Dyrhólaey Cliff rises to an altitude of 120 meters, not far from the town of Vík and is the southernmost point in Iceland. The place gets its name from the famous arch-shaped rock that emerges from the cliff and out into the sea. Dyrhólaey means "hole in the door." When the sea is calm, small boats can sail through the hole in the rock. In the past, a daredevil pilot even flew a small plane through the hole!
From the top, Dyrhólaey has a great view and was probably formed as the result of a volcanic eruption that occurred at the end of the Ice Age. Dyrhólaey was declared a nature reserve in 1978.
One of Dyrhólaey 's hallmarks are the basalt columns that majestically jut out from the sea, south of the town Vík. According to legend, the Reynisdrangar columns were created when two trolls tried to drag a three-masted ship to land, and at sunrise, they froze and turned to stone. The columns can be clearly seen from Vík and the tallest one rises 66 meters above sea level.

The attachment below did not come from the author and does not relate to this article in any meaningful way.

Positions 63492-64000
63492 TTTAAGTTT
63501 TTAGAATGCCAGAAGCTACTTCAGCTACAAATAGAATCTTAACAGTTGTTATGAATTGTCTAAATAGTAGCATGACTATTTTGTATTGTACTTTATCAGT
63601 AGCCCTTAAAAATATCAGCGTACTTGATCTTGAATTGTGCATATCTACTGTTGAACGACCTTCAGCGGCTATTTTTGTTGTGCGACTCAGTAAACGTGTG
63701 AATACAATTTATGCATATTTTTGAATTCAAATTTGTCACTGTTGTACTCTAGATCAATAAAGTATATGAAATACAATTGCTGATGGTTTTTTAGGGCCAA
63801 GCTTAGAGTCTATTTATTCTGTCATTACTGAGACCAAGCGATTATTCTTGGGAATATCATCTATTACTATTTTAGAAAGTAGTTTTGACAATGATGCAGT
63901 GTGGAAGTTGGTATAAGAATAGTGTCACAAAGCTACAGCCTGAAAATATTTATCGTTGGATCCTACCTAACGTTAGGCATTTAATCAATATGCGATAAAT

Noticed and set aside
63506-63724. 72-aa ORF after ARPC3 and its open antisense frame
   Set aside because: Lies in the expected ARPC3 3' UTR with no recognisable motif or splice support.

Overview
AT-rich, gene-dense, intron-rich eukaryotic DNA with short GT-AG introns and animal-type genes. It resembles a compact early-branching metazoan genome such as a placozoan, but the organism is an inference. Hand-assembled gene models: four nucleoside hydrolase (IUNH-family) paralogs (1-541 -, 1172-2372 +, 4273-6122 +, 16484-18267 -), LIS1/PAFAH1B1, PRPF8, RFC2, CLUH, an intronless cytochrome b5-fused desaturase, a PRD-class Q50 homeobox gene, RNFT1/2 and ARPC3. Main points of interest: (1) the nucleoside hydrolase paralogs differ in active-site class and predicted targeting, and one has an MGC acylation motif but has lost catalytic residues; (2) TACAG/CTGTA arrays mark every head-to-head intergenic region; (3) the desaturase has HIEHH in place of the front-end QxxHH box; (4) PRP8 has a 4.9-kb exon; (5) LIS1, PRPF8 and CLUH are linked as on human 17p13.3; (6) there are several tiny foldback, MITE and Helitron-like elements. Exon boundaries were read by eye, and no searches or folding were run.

Dyrhólaey is a popular nesting area for many species of birds. Puffins and ducks are the most common species in the area. The huge and impressive lighthouse that stands at the edge of the cliff warns nearby ships sailing in the area.
You can walk along the cliff and see the impressive view from above. Look south towards the ocean and lava pillars jutting out of it and north toward the spectacular Mýrdalsjökull glacier. Be careful not to go too close to the edge of the cliff, a sudden gust of wind can be dangerous.
Don't miss the opportunity to visit the black beach, where there are some extremely impressive rock formations of frozen lava and a good chance to see seals.
Ring Highway (Road 1) that leads to road 215. Road 215 is a dirt track road 215 suitable for all types of vehicles. After a short drive you will reach a parking lot and from there short trails that lead toward the cliff and the beach.